Randomness (r_ness) wrote,

Some Manhattan Chinatown pointers.

My parents are really useful for pointers to Chinese food, particularly in New York City, Central New Jersey, and Pennsylvania. I've tried three of the these but I'm looking forward to the others.

Phone numbers are listed here, but at some of these places you probably won't reach anyone who speaks English. If your Mandarin or Cantonese are adequate, however, you should be fine. I dunno about Hokkien or Shanghainese.

Li Chuen Corp.
17 Catherine St.
Manhattan, NY 10038

This place is a take-out counter which has the best scallion pancakes cong1 yuo2 bing3 in the area. So say the members of my extended family. I haven't been there yet. Details when I check it out. Not really a restaurant, as it only has one table. Sells packages of frozen pancakes.

Lao Shandong (Old Shandong)
99 Allen St.
Manhattan, NY 10002

The short menu includes their specialty, guo1 gie1 (fried dumplings), and a few other northern specialties. Has a couple of tables. Counter staff doesn't really speak English, but there may be someone around (like me) who can translate for you.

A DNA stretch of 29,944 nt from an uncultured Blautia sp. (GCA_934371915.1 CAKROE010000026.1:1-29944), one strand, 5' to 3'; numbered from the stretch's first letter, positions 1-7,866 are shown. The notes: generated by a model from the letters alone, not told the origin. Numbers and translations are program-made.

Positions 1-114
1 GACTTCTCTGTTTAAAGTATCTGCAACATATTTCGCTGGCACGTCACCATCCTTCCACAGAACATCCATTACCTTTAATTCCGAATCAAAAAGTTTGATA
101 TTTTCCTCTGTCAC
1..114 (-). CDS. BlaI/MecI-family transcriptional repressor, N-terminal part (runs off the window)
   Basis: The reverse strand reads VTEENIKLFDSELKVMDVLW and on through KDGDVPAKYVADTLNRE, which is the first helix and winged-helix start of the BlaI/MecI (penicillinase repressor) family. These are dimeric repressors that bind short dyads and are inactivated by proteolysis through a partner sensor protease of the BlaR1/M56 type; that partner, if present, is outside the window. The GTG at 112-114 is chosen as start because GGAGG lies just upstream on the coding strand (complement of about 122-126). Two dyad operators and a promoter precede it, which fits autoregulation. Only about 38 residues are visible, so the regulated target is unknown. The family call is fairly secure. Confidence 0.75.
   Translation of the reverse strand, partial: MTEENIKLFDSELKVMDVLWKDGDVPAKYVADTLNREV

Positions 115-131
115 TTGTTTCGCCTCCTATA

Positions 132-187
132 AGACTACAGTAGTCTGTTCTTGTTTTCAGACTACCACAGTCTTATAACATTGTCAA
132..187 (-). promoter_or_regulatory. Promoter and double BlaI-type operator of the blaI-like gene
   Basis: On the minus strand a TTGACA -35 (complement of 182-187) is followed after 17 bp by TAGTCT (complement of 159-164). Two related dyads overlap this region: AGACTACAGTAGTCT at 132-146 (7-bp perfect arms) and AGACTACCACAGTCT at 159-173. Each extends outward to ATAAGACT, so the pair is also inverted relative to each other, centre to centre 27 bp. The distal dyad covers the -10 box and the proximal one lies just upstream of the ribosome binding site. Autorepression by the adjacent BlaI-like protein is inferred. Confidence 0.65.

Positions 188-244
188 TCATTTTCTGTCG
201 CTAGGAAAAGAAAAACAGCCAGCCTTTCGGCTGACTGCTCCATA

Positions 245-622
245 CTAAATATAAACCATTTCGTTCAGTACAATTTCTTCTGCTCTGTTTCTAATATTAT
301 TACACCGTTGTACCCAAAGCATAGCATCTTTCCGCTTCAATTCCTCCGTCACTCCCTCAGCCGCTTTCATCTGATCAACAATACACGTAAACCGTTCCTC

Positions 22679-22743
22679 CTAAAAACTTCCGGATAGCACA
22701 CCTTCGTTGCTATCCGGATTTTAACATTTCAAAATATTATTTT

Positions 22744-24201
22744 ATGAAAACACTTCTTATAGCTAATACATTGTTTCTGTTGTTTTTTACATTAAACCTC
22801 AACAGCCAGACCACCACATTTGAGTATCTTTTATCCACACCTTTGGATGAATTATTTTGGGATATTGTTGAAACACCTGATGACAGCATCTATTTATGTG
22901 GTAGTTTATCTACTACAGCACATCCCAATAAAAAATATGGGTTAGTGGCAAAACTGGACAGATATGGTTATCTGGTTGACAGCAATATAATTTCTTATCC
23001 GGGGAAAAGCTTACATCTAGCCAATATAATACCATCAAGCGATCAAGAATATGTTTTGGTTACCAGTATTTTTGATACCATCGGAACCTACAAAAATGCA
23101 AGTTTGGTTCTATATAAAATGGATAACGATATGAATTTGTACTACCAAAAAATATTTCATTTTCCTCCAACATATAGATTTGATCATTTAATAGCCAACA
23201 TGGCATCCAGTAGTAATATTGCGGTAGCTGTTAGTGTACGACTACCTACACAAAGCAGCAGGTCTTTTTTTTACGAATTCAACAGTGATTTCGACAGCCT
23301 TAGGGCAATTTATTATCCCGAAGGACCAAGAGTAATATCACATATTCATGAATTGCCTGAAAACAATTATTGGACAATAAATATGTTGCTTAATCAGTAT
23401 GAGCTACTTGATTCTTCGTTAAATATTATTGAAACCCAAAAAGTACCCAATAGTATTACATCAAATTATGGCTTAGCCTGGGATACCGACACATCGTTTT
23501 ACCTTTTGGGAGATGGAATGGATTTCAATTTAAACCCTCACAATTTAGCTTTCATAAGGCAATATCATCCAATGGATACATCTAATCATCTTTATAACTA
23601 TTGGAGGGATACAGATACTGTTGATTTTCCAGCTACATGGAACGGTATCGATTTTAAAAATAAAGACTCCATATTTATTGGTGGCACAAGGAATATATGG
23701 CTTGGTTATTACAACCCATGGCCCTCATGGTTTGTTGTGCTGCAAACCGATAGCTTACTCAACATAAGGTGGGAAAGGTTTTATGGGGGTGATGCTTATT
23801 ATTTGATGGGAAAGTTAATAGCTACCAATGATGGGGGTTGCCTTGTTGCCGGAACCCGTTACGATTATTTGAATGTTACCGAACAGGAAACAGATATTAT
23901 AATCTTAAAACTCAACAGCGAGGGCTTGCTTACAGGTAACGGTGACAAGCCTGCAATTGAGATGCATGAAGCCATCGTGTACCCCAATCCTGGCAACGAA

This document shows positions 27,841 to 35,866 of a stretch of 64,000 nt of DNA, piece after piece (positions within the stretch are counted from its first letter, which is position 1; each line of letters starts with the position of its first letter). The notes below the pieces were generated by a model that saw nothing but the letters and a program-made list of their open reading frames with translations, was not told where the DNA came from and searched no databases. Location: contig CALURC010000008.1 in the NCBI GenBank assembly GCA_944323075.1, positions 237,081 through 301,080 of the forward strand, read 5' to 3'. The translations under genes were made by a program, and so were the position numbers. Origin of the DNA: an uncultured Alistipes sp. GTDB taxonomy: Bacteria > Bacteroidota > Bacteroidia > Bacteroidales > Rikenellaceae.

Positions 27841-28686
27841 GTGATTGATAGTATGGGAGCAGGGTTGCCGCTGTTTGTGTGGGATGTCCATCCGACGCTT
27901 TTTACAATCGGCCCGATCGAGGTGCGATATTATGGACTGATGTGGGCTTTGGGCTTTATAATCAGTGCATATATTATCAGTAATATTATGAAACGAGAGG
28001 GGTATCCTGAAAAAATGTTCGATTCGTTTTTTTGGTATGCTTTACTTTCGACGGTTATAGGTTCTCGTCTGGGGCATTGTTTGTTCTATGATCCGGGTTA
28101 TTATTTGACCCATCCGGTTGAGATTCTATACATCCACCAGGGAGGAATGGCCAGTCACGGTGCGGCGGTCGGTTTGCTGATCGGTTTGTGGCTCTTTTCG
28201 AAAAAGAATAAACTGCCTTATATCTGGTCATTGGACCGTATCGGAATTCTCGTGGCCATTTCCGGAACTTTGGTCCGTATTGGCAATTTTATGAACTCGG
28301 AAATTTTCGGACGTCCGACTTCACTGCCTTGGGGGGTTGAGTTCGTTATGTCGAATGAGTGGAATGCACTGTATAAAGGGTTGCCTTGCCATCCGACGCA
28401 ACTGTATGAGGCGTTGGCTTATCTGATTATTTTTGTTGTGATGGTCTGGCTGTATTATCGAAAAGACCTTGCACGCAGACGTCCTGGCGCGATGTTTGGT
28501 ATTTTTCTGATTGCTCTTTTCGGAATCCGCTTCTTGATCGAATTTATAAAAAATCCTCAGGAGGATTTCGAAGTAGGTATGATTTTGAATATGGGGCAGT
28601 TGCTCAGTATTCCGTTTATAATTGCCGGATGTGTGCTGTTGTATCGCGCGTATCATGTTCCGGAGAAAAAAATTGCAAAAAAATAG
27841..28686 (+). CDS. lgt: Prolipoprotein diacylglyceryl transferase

Business really picked up when the New York Times reviewed them. When the review came out they had no idea where all the new customers were coming from, as they don't read English. Now, they have the review posted.

Hong An (listed as Fong Inn Too in the phone book, which doesn't sound right to me in either Cantonese or Mandarin)
46 Mott St.
Manhattan, NY 10013

The best place in town for bai2 tang2 gao1 (a flat, translucent white sugar dessert). Mostly a soybean factory. The soybean stuff is adequate, but not great, as are the zhong4 zi. But the bai2 tang2 gao1 is first-rate. Pity it travels poorly.

Wong Kee
113 Mott St.
Manhattan, NY 10013

Specializes in roast duck shao1 ya1 (a.k.a. huo3 ya1). Only makes ten a day, so go early.

Sanky Bakery
243 Grand St.
Manhattan, NY 10002

branch at:
90A-B Bowery
Manhattan, NY 10013

Chinese bakery products, like dan4 ta1 (egg custard tarts). Somewhat more expensive than the other places, but better, and still not very expensive.

May May Gourmet Chinese Bakery
35 Pell St.
Manhattan, NY 10013

The storefront of a major frozen food bakery making steamed buns sold in Asian supermarkets all over the northeast. Their dou4 sha1 bao1 (steamed red bean buns) are the best around, and are available frozen in twelve packs, ready for steaming. (For folks in Boston, try your local branch of the Super 88 Market.) Their cha1 shao1 bao1 (barbequed pork buns) are also very good, but only available at the storefront. My parents report that the owner doesn't think he can mass-produce them and maintain the quality, so he doesn't distribute them.

Staff has gotten somewhat pushy in recent years (the owner, a nice guy, no longer works the counter as he has a business to manage), but the buns are still excellent.

I would really like to figure out how to input Chinese characters into LiveJournal, as in many cases the English name listed is neither posted nor even useful for asking directions.
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